The upper confined aquifer below the impervious clay sediments is constituted by late Pleistocenic calcarenites and sands that fill up the grabens. These sediments have a medium-high hydraulic conductivity due to porosity and partially to fracturation (K = 10^{–3} – 10^{–4} m/s). The deep aquifer in Miocenic limestones is the main reservoir of the area that has a high hydraulic conductivity due to porosity and fracturation (K = 10^{–1} – 10^{–2} m/s). Locally, there is a volcanoclastic level (“Carlentini” formation), with low hydraulic conductivity (K = 10^{–7} –10^{–9} m/s) that separates the two aquifers. Almost continuous volcanoclastic levels can be found within the aquifer that determine further confined aquifer levels with different thickness. The regional groundwater flow is oriented along the WNW-ESE direction according to the grabens structures, whilst the hydrogeological watershed is located on the Costa Mendola carbonate horst. The piezometric surface level lowered from the sixties to the eighties of the past century, due to the over exploitation that determined seawater intrusion in the carbonate deep aquifer [6].

3. The Hydrogeological Conceptual Model

The conceptual model and the reconstruction of the stratigraphic surfaces were made relying on boreholes data, isobaths maps of pre-Quaternary sediments, and isopachs map of Pleistocene formations [7] that were processed by means of geostatistical analysis tools. The spatial distribution of these regionalized variables [8] was made using the classical mutual distance of measured points functions and/or modeling experimental semi-variograms. After verifying the model by cross-validation procedure, the ordinary kriging geostatistical interpolation was applied [9]. The three dimensional model shows the main hydrological and hydrogeological structures that define the principal aquifers, the geometry, thickness, and the tectonic-stratigraphic relations of geological formations (Figure 2). The Marcellino and Mulinello rivers are the main hydrogeological components that are connected with the aquifer, causing both drainage effect in the north western part of area and recharge in the southern-eastern zone. The water balance is the sum of the recharge terms, namely, rainfall and the groundwater inflow from the north-west boundary domain area, and discharge terms, namely, wells exploitation, evapotranspiration and the groundwater flow towards the sea in the south-east boundary domain area.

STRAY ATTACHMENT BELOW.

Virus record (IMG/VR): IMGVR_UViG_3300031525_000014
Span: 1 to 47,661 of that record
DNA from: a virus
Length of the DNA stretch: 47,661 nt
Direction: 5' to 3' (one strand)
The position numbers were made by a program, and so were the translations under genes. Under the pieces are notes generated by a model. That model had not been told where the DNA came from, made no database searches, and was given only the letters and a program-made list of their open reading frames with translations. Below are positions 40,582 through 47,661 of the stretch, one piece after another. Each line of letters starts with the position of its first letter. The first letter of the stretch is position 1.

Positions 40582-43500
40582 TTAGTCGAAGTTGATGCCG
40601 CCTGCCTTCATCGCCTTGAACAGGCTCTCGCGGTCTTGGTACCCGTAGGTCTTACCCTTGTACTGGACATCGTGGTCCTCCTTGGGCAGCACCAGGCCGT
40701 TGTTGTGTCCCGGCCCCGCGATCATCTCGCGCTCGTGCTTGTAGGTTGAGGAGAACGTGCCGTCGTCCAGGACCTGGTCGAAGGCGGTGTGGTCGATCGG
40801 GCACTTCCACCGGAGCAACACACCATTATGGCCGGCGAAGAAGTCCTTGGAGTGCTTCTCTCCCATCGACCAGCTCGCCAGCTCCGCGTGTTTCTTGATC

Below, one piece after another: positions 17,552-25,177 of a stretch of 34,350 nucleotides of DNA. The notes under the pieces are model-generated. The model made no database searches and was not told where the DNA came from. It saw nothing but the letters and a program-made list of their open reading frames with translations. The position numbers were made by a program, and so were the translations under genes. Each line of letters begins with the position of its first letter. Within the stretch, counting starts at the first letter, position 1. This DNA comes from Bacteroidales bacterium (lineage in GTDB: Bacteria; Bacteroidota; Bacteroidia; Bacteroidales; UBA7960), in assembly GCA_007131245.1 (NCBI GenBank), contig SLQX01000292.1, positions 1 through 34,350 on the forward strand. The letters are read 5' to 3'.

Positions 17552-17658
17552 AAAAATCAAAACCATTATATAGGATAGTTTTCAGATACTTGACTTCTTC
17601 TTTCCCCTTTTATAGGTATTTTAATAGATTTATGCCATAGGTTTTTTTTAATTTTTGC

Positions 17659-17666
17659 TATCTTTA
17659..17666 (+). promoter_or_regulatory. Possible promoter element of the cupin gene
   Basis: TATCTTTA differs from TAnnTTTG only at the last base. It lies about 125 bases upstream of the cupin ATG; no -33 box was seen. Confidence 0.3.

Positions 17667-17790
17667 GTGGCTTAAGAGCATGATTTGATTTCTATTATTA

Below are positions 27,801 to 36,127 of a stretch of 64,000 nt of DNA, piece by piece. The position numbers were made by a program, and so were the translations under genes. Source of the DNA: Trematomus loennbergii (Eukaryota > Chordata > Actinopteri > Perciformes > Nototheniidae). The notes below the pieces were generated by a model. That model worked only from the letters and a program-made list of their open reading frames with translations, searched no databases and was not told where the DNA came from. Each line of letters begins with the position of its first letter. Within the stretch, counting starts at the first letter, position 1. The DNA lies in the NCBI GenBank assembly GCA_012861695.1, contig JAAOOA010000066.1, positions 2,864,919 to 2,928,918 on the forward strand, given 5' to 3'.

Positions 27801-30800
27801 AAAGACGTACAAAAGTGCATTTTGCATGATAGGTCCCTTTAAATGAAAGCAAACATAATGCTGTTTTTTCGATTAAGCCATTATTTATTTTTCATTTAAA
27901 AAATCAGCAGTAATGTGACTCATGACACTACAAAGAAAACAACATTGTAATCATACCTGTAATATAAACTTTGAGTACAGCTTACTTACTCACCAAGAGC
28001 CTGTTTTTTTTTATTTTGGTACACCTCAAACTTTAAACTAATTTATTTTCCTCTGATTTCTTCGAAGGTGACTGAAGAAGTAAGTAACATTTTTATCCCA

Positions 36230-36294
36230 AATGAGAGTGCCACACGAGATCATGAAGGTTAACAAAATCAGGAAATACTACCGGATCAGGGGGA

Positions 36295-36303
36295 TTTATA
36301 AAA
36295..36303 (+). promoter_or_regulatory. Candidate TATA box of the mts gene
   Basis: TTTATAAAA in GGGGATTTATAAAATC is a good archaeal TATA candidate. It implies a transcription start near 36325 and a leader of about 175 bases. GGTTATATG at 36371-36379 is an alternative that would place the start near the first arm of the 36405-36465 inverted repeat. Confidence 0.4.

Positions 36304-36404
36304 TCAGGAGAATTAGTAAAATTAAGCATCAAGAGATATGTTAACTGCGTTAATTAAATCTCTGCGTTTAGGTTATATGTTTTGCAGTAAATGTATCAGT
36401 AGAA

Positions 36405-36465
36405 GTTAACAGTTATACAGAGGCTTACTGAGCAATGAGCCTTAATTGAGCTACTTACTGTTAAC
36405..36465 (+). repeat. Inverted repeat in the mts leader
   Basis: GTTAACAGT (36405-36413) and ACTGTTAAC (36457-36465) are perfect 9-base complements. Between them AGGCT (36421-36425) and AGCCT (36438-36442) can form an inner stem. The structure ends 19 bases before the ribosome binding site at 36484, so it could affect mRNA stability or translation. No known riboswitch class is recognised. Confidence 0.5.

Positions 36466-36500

4. Method: Numerical Simulation

Numerical simulation of groundwater flow in fractured aquifers implies coping with the problem of strong soil heterogeneity of the medium. Different systems of faults and fractures intersect a highly heterogeneous soil matrix in which clay alternates with carbonates, vulcanites and other soil textures. The main issue is to find a compromise between simplifying assumptions that make the problem amenable, and the preservation of the main characteristics of the ongoing flow and transport processes. The reliability and the effectiveness of the approximations made directly impact on both the quality of the modeling and the risk analysis for estimating maximum contaminant spreading and travel times. However, to further transfer soil and rock characteristics into the model a geostatistical approach for conditioning hydraulic conductivity was implemented. From the mathematical point of view, it is worth to be remarked that contaminant migration is governed by the classical flow and transport equations for porous media.

4.1. Modeling Flow in Fractured Aquifers Using a Stochastic Approach

The mathematical modeling of flow in fractured aquifers is generally a very complex issue, as the flow regime of water in fractures is generally quite different from that in porous media. On the one hand, it might expect the flow to be turbulent in fractures and laminar in the porous medium; on the other hand, there is no evidence of fully connected fracture systems. Thus, flow lines are not fully contained in the fractured pattern but they intercept the soil matrix. The net result is that the flow velocity can be assumed to be laminar globally. From the modeling point of view, this can be obtained by identifying a network of local preferential paths characterized by a large hydraulic conductivity that is immerged in a low (or at least lower) hydraulic conductivity porous matrix. However, water circulation in an aquifer can be schematized at different scales, depending on the type of process considered. Heterogeneous processes at a small scales become homogeneous processes at a larger scale using an equivalent porous medium [10].